2021 metals analysis outlook: Optimizing production through connectivity

There’s always an opportunity with a crisis. Whilst 2020 was a year of huge disruption, with industries having to cope with sudden changes in demand, issues with supply and restrictions on the ability to operate, it did accelerate change for many companies. Especially when it comes to big industry 4.0 trends including connectivity, big data, smart factories and sustainability.

Thanks to new technologies being deployed throughout companies, IIoT (Industrial Internet of Things) is enabling the collection of more and more information every day, including from manufacturing equipment.

Today, many analyzers collect data on the instrument themselves. Our Hitachi handheld analyzers for example are able to store measurements remotely and more Hitachi models also have connectivity enabled, which is the real game-changer for enabling remote, real-time decision making. This we predict will be a key theme for 2021.

2021 metals analysis outlook: Optimizing production through connectivity

 

What do we mean by connectivity?

The vision is that analytical instruments will have either WIFI, ethernet, USB or in the future, 4G/5G functionality, depending on the industrial environment. The next step would be for analyzers to have the ability to share and integrate operational technology (OT) data. But today, most of the connectivity is around data sharing and automation.

Connectivity in the future could also mean that analyzers could integrate to process control systems and communicate with other machines and resources. Ultimately, the end goal is to speed up processes, optimize performance, reduce waste and ensure product quality.

 

Leveraging technologies to make manufacturing greener

Industry 4.0 has uncovered an opportunity for positive action when it comes to sustainability, by leveraging technologies to make processes more efficient and greener.

Foundries for example have for years championed the green movement by being the ultimate recyclers of raw material. However, many are also looking at what green technology can do to help reduce material waste. Each process step should have the right solution in place: incoming inspection, melt shop floor, central lab and outgoing inspection. Connected analytical instruments can feed data to a central point, where quality issues can be easily spotted and subsequently rectified to reduce wastage and save cost.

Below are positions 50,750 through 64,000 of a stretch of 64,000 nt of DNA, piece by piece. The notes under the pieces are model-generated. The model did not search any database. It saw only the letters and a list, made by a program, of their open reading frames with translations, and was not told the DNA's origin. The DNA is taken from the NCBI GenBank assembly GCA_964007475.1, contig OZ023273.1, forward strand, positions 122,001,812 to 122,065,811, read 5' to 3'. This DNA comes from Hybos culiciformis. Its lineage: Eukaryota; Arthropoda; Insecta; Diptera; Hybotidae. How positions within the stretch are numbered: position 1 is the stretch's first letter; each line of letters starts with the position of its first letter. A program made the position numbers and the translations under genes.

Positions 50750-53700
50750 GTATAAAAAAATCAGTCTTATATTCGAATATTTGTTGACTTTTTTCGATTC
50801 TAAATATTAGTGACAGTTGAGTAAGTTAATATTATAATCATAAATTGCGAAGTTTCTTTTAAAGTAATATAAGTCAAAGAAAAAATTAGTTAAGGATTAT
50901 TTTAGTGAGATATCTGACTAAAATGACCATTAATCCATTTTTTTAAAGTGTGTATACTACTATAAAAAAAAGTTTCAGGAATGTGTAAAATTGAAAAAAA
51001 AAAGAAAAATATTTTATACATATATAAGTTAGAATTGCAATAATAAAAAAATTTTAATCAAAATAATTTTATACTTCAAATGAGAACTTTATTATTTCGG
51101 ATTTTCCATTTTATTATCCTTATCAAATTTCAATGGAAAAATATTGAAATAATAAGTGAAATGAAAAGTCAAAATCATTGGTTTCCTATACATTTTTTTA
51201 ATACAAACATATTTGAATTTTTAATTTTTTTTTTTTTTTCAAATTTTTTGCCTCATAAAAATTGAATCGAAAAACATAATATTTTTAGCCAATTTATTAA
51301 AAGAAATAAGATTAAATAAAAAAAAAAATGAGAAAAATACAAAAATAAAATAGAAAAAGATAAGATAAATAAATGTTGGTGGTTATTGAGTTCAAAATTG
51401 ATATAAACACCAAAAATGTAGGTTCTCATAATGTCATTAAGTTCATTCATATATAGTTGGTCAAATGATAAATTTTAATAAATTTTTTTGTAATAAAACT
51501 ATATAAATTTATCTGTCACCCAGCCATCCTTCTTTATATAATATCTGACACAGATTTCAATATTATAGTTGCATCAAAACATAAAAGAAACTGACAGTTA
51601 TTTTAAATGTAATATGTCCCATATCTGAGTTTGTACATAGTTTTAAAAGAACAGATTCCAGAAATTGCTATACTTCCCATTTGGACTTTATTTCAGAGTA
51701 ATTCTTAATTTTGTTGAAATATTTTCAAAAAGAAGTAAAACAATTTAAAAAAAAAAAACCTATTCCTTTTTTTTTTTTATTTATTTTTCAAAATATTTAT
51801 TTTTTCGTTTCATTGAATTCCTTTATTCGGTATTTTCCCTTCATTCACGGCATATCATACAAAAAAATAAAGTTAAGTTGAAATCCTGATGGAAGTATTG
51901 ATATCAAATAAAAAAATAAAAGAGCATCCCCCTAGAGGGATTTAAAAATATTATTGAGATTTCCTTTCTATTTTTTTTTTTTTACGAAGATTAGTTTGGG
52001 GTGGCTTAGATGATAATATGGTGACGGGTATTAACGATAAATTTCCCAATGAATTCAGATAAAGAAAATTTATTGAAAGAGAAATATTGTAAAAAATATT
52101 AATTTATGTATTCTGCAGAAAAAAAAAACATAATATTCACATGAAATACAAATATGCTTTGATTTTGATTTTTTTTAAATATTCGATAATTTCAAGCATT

The same concept can be applied further down the supply chain within fabrication, but equally at OEM level. Ensuring each process step has a focused solution that enables data collection can help reduce wastage and deliver greener manufacturing.   

 

Big data is power

One reason information rules in the metals industry is through its ability to make manufacturing quality assurance and control processes simpler and faster. However, whilst the quantity of data available is colossal, the question is how manufacturers turn this into something of value – recognizing patterns and predicting behaviour to make informed decisions.

Even if thousands of measurements are taken each day, data from the analyzer can help manufacturers optimize production in a number of ways, including:

  • Increased product quality by identifying defects at the earliest stage in the process.
  • Machine failure predictions and diagnostics leading to well-timed preventative work, reduced downtime and less risk of sudden failures that are so damaging to business.
  • Reduced costs through the use of big data for predictive analytics, shortening the quality assurance process.

 

The ultimate goal: Smart factories

Whilst 2021 will see more and more connected analysis operations, at the advanced end of the Industry 4.0 spectrum is smart factories delivering optimized production processes. Whilst connectivity itself isn’t new within the manufacturing process, when it comes to elemental analyzers and integrating them into the smart factory, this is the future. 

We’re still probably a few years off from fully integrated, connected and flexible analyzers that feed smart factories with a constant stream of data; learning and adapting based on demands of the production process. But here’s what the new reality does extend to today and could look like:

Incoming inspection